I have no idea how the ones in the bed are doing, after the mini poly tunnel blew off I didn't think to fleece over them until several frosts had come and gone - oops!

After raking the soil back a bit and stopping the watering I would wait and see how things develop for a few days or maybe a couple of weeks - once there is sign of fresh growth (and strawberries are always keen to put on fresh growth!) carefully pull out or trim off all the bits that are rotting or have clearly died (yellow or brown). Through the summer I find I can remove quite a lot of dead or dying leaves and stems (as long as the crown is healthy) every few weeks and they soon grow more!

Terrible Garden, Low Budget

Posted: 20/03/2015 at 14:01

You could build a rockery, the rocks will stabilise the slope and provide pockets for soil. My dad used to be able to find cheap stone for that sort of thing - I have never tried so can't advise where to look.

Plants for rockeries (mum used to grow alpines and heathers) might be quite expensive but well suited to shallow soil conditions and they tend to spread out quite nicely over time so it might look a bit bare this year but will mature nicely. I seem to remember some of the alpines you could split at the end of the season and make a new plant or 2.

Not really something I've thought about for years, I just remember that good rockeries usually seem to be on hills - maybe they are out of fashion these days?

Actually, that might be a stupid idea - rocks over tree roots probably isn't good for the tree.

Scout project.

Posted: 20/03/2015 at 00:51

I grow spinach and radishes between rows because they can be harvested before the main veg needs the space - as said they are more salads than vegetables but they should both be ready to harvest in less than 12 weeks.

Some first early potatoes might be ready in time, to give yourself the best chance it's probably worth getting them now and chitting them in advance introducing them to the kids already shooting and ready to be planted.

And to maintain interest from the start how about mustard? Germinates in a couple of days and can be ready to harvest in a fortnight - I haven't grown it since I was a kid but sowed some on damp kitchen towel and some on a little seed compost a couple of days later and the batch on compost has overtaken the kitchen towel batch and is about ready to harvest after 9 or 10 days.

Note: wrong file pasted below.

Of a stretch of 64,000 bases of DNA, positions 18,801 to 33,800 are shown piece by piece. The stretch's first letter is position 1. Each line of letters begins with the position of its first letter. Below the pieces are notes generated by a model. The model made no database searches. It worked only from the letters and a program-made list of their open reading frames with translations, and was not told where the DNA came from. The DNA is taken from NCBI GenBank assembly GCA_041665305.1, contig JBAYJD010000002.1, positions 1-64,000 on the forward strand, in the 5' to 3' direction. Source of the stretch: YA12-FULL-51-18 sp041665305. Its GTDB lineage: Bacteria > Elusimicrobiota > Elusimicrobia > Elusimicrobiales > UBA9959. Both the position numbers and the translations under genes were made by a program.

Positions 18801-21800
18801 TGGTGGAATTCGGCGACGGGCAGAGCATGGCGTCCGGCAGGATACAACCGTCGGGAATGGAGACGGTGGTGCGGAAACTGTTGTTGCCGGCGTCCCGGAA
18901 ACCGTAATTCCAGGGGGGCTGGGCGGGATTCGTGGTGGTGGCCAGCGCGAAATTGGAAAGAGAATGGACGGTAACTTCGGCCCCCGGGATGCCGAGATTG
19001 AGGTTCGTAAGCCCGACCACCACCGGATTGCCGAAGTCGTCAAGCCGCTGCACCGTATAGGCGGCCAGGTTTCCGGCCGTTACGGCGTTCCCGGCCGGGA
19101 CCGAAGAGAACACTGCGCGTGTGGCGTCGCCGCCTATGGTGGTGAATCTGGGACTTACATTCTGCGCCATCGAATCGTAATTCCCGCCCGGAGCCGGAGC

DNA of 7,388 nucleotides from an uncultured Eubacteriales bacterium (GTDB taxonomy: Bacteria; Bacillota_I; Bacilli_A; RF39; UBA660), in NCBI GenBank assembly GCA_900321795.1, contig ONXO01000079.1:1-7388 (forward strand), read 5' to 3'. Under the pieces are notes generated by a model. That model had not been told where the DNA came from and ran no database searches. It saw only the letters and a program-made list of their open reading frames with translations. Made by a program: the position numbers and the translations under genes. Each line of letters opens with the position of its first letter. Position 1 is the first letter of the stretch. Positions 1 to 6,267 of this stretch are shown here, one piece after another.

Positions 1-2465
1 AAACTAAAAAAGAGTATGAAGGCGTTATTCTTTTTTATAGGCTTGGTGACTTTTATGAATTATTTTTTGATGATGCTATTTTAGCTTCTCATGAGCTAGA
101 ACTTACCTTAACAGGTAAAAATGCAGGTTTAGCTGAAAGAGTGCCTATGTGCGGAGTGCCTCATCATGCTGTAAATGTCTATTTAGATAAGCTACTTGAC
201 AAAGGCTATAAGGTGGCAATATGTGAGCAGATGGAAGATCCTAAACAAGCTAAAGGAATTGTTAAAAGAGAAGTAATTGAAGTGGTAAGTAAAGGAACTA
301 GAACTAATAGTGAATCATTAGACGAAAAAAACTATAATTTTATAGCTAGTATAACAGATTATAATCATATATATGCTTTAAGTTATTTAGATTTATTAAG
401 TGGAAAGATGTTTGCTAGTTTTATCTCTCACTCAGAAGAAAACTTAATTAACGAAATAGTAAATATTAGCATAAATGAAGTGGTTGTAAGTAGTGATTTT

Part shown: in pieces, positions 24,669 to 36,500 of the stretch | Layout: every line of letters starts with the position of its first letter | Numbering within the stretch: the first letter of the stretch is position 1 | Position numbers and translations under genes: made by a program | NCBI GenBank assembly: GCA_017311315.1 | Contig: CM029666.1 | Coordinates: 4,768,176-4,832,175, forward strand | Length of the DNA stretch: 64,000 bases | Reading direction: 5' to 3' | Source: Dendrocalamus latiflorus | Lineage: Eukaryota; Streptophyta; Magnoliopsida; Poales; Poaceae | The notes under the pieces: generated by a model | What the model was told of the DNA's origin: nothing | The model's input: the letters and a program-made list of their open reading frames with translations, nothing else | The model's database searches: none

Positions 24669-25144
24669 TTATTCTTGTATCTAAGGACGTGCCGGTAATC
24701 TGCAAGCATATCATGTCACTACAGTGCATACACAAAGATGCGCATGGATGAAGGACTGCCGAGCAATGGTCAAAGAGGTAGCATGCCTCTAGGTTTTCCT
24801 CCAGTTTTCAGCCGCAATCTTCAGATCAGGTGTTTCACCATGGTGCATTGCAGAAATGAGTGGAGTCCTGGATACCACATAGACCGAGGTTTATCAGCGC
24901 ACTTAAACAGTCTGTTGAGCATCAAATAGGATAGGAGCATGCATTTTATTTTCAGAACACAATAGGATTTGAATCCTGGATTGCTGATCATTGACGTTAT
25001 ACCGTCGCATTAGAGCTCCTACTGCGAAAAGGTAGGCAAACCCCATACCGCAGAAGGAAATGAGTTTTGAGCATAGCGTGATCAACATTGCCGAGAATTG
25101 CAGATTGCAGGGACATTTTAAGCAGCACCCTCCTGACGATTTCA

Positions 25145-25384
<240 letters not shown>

Might be worth getting some cloches or a couple of those small polythene grow tunnels to warm the soil when you sow the seeds - take them off once the plants are getting established though to make the most of the rain for watering on the days there is no one there.

Transplantation Shock in Vegetables

Posted: 19/03/2015 at 16:44

I add some bonemeal to the compost/soil I am moving them to which is supposed to aid root growth, but they always droop for a bit at first.

I guess the droop is probably a reaction to being handled - how about if you use fibre pots or toilet roll tubes for the first pots so you can transplant by just dropping the degradable pot directly in a suitable hole? I haven't tried this yet but I was planning to do it with my tomatoes this year (will be pricked out of the seed tray in the conventional way and then into fibre pots).

What to grow around a raised bed

Posted: 18/03/2015 at 18:28

oops, reposted!

What to grow around a raised bed

Posted: 18/03/2015 at 18:27

Just spotted this one



What to grow around a raised bed

Posted: 18/03/2015 at 18:24

I was thinking an easy way to hide it would be to get some log rolls to wrap around it.

If you like topiary a small box hedge planted in a circle around it would be awesome - quite formal and might take a few years to mature and really hide it, and probably a lot of maintenance.

Google 'small formal hedge' for loads of images to inspire!

Discussions started by Boater